The "Usufruct Lease" is regulated under the Turkish
Code of Obligations ("TCO") No. 6098 between Articles 357
The usufruct lease is a contract whereby the lessor undertakes
to grant the lessee the right of use of a productive object and the
benefit of its fruits or proceeds in exchange for rent.
Unless there is a special provision, general provisions on lease contracts shall be applicable to the usufruct lease.
If a usufruct lease contract includes equipment, animals, the
objects transferred or the goods stocked, the parties are obliged
to assess the values of such items together, record them and
provide a copy of the signed inventory to the other party.
Articles 360 and 361 of the TCO regulate the obligations of the
lessor. Pursuant to these articles, the lessor is required to
deliver the leased object including the leased movable property, if
there is any, to the lessee in a condition fit for its designated
use and operation and to maintain it in that condition throughout
the period of the contract. Moreover, the lessor is obliged to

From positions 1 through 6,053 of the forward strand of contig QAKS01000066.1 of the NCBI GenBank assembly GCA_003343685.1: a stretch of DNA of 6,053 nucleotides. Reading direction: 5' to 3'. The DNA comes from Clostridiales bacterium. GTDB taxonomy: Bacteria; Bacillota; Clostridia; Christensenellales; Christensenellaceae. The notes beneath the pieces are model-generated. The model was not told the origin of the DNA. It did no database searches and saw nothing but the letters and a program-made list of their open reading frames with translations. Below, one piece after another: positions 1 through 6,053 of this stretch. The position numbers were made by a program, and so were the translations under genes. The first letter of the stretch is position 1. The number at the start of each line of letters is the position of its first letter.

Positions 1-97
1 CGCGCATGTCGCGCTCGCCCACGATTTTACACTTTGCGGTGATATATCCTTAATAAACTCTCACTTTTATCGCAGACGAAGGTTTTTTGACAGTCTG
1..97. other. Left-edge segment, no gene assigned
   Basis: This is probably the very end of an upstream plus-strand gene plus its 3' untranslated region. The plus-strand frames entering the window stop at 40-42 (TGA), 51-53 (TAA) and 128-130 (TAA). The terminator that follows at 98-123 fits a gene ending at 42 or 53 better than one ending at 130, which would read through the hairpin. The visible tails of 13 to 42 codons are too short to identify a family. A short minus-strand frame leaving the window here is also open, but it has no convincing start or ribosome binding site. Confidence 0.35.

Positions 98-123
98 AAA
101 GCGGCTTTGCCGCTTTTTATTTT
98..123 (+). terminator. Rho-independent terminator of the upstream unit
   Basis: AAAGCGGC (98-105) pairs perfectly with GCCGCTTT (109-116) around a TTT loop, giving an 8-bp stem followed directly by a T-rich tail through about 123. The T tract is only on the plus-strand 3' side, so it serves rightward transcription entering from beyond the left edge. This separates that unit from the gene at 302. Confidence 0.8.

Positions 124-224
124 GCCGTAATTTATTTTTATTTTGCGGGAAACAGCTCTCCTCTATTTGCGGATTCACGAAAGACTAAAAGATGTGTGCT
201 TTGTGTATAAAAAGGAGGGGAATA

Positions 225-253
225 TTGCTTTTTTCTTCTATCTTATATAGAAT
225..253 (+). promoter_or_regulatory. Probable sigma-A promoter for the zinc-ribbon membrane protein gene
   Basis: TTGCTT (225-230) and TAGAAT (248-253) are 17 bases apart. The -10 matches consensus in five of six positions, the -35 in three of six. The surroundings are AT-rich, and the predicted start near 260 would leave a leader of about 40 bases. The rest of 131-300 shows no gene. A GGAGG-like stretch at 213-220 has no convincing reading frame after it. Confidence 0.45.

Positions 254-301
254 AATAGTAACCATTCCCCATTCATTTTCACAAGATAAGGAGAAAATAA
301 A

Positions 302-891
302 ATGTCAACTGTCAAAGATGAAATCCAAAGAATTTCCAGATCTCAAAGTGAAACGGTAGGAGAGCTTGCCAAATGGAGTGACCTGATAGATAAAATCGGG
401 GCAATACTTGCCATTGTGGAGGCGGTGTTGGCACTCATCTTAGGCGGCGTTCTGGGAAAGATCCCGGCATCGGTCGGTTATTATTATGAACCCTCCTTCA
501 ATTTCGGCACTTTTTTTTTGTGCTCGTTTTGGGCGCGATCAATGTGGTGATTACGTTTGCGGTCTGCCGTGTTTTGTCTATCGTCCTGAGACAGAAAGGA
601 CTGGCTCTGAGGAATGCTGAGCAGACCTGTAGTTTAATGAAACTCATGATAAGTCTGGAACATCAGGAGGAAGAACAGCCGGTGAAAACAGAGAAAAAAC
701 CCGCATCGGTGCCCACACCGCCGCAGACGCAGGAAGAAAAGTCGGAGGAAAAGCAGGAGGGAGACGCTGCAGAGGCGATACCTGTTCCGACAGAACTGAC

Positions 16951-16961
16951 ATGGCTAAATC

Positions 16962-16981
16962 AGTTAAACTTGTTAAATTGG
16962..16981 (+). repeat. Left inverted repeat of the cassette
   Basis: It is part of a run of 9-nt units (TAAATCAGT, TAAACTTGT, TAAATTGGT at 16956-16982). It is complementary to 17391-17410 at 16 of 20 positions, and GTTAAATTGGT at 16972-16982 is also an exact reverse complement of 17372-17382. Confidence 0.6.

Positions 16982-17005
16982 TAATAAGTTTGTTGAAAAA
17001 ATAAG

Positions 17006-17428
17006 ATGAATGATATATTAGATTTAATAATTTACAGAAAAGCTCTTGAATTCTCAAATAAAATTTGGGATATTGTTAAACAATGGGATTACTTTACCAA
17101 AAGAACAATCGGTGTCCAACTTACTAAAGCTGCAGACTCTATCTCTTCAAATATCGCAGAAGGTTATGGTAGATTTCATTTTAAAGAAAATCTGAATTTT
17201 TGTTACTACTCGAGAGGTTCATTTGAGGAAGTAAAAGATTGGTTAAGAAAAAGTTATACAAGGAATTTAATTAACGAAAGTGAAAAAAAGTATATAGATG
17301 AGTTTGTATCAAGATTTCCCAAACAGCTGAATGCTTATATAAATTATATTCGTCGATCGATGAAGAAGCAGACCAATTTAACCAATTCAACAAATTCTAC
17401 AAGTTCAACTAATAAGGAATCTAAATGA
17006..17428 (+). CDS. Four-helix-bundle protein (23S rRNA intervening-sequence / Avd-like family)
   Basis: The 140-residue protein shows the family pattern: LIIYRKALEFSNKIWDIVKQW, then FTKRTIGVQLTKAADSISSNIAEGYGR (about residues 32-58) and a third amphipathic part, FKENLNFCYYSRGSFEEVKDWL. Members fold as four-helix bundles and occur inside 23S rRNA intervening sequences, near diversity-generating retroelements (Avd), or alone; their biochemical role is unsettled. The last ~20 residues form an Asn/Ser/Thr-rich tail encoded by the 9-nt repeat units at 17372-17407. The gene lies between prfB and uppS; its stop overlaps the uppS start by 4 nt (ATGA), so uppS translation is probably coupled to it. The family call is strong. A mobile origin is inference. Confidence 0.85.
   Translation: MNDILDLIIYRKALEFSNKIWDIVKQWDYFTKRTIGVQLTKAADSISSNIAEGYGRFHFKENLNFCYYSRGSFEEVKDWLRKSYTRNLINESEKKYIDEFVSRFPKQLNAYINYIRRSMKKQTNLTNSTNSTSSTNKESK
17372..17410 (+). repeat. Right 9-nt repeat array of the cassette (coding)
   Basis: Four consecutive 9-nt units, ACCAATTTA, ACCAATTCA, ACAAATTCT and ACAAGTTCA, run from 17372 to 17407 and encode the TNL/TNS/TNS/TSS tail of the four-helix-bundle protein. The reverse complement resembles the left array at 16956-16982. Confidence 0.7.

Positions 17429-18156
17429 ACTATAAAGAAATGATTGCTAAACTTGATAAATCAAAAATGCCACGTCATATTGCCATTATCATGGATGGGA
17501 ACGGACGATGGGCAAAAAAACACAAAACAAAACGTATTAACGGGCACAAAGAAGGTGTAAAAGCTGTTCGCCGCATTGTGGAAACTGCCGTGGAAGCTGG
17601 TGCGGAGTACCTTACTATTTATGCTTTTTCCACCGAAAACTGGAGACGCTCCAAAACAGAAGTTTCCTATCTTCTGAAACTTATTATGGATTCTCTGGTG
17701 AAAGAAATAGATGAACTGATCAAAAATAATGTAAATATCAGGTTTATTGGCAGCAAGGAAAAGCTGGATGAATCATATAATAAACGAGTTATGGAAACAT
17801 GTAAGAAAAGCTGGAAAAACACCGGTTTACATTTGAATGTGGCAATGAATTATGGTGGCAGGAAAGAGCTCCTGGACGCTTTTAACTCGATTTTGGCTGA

carry out major repairs as required on the object during the lease
term at his own expense and as soon as the lessee has informed him
of the need for such repairs.
As per Article 362 of the TCO, the tenant or lessee must pay the
rent and the accessory charges at the end of each month and at the
latest upon expiry of the lease, unless otherwise stipulated under
the contract or required by local custom. In the event of
non-payment of the rent that has become due upon delivery of the
leased or in the event of non-payment of the accessory charges, the
lessor may set a written time limit of at least 60 days for payment
and notify the lessee that in the event of nonpayment he will
terminate the lease upon expiry of that time limit.
Pursuant to Article 363 of the TCO, the lessee may request a
reduction of the rent in extraordinary circumstances. According to
the said article, the lessee may require the lessor to reduce the
rent proportionately where the usual proceeds of an agricultural
land decreases due to an extraordinary disaster or natural events.